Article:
A chest X-ray revealed multiple pulmonary nodules with ground glass appearance in both lungs and a PET scan was performed to further evaluate the multiple pulmonary nodules (Fig. 1).
Open lung biopsy was performed. Histological examination of the excised lung nodule revealed metastatic PMTs (Fig. 2). The histologic features were similar to those of the primary tumor (2) and there was no mitotic activity in at least 40 high power fields (×400 magnification; Fig. 3). The cellular proliferation marker, Ki/67/MIB1 was positive in less than 5% of the neoplastic cells (Fig. 4). The neoplastic cells were positive for vimentin, and negative for desmin S 100 protein and CD34 antigen. The stroma had areas of hyalinization, ossification and hemosiderin deposits.
Outcome and follow-up
The histopathological diagnosis of PMTs is a challenge, considering the rarity of the tumor and its non-specific histological and immunohistochemical findings. As demonstrated by Folpe and et al. (5) most PMTs cases compose of small, bland, spindled cells that produce a distinctive ‘smudgy’ matrix, with a well-developed capillary network (often described as Hemangiopericytoma-like vessels) and possibly microcystic change. This matrix calcifies in an unusual flocculent or ‘grungy’ pattern. Mitotic activity is usually mild (0–1 mitoses per high power magnification field). Immunohistochemistry does not positively contribute to the diagnosis of PMTs, other than the exclusion of other mesenchymal neoplasms. The exception to this is the immunohistochemical detection of FGF23 expression. Nevertheless, commercially available FGF23 antibodies lack sufficient specificity to reliably diagnose PMTs (6).
The rarity and the elusive histopathological presentation of PMTs have resulted in poor understanding of its biological behavior. According to the World Health Organization (WHO) classification, PMTs has two types: benign and malignant (4). While there are no standard distinctive histopathological criteria between the two forms, the latter is defined on the basis of ‘frankly sarcomatous features’ (high mitotic rate, prominent atypia and pleomorphism and necrosis). Most reported cases of PMTs are of the benign type and have either a favourable outcome or recurred locally. Cases of PMTs with distant metastases are rare and usually have evident histological features of malignancy (5, 7, 8, 9, 10) (Table 1). To the best of our knowledge the current case is only the second report of PMTs with histologically benign features presenting with distant metastasis on long-term follow-up. In the other case, reported by Qari et al. (8), the patient presented with a 1.2 cm destructive osteolytic lesion in the mandible and the biopsy showed a cellular spindle cell neoplasm with osteoid-like production, compatible with PMTs. After multiple local recurrences, the tumor eventually metastasized to the lungs as multiple, small foci of tumor. Seventeen years from original presentation, it was confirmed that the disease had become widespread with lesions in the soft tissue. Our case was diagnosed as benign PMTs based on the WHO classification criteria, due to lack of sarcomatous features in all examined specimens, including metastatic sites. The only finding that was suggestive of an aggressive behavior was over-expression of genes related to growth factor receptors (2). Our patient had multiple recurrences, distant metastases and eventually died of the disease, indicating that despite absence of histologic evidence, the tumor had malignant potential.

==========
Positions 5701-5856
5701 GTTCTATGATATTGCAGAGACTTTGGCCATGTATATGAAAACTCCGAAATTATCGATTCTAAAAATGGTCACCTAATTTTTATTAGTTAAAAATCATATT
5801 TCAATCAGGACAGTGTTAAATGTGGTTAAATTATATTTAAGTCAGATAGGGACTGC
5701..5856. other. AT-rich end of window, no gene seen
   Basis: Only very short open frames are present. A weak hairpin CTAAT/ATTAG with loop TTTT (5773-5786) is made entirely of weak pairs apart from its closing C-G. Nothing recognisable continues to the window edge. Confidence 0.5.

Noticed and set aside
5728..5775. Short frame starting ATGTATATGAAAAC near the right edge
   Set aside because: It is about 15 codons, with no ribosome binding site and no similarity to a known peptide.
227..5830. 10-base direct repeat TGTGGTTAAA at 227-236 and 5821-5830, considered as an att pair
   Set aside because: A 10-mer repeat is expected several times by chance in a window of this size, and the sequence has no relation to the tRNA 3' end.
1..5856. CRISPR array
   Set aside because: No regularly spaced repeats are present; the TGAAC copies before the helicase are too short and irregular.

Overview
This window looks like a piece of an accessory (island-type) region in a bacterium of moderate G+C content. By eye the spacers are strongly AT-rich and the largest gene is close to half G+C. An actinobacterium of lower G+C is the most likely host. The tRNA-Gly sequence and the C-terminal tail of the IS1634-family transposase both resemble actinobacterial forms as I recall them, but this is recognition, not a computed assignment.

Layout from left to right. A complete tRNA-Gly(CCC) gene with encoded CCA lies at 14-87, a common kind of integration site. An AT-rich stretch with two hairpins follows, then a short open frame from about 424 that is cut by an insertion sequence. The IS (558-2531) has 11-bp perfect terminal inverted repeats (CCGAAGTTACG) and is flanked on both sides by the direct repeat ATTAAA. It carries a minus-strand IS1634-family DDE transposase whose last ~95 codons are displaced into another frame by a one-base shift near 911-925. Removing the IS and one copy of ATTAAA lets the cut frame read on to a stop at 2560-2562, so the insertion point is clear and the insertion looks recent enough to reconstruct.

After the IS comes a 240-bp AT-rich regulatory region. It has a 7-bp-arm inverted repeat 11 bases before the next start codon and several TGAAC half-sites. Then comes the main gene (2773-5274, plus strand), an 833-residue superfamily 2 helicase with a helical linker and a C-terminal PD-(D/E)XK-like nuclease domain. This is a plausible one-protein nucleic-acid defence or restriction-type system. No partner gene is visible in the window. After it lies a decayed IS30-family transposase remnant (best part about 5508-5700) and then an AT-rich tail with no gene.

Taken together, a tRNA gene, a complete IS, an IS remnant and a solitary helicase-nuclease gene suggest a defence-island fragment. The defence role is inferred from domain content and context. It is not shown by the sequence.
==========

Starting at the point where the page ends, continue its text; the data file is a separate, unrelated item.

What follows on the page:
Reported cases of PMTs with malignant behavior.
|Publication||Number of cases||Site||Histopathological evidence of malignancy||Metastasis||Follow-up/outcome|
|Folpe et al. (5)||1 out of 32||Various||3 of 32 cases malignant PMTs||For those patients with available follow-up all were alive free of disease except for four patients with recurrent tumors. One of those developed lung and bone metastasis and was diagnosed with malignant PMTs|
|Morimoto et al. (10)||2||(1) Right pelvis (2) right pelvis (found at the age of 25 untreated until the age of 31)||(1) Malignant PMTs (2) first diagnosis: benign PMTs; metastasis diagnosis: malignant transformation||(1) Lung and bones (2) lung, bones, liver and elbow||(1) DOD from rapidly progressive lung metastases 32 months after second embolization (2) recurrence 2 years after surgery, metastasis, DOD due to respiratory failure (total clinical course: 26 years)|
|Qari et al. (8)||1||Mandible||No and Ki67 <3%||Lung and soft tissue||24 year-course, multiple metastases, AWD|
|Wasserman et al. (9)||2||Floor of mouth-nasal cavity||(1) Yes (2) yes||Lung-lung||(1) >20 year-course multiple recurrences (2) >10 year-course multifocal disease|
|Qju et al. (7)||1||Right leg||Yes (Ki67 >40%)||Lung||Recurrence after first surgery, AWNED 10 months after the last operation|
This case emphasizes the need for long-term follow-up for patients with PMTs.
Declaration of interest
The authors declare that there is no conflict of interest that could be perceived as prejudicing the impartiality of the research reported.
This research did not receive any specific grant from any funding agency in the public, commercial or not-for-profit sector.
Written informed consent from the patient was obtained before any analysis was performed.
Author contribution statement
M P Yavropoulou wrote the first draft. C Poulios and P Hytiroglou performed the pathology; C Foroulis, S Tournis, I Kesisoglou, K Kotsa, John G Yovos and P Zebekakis, revised and approved the final draft.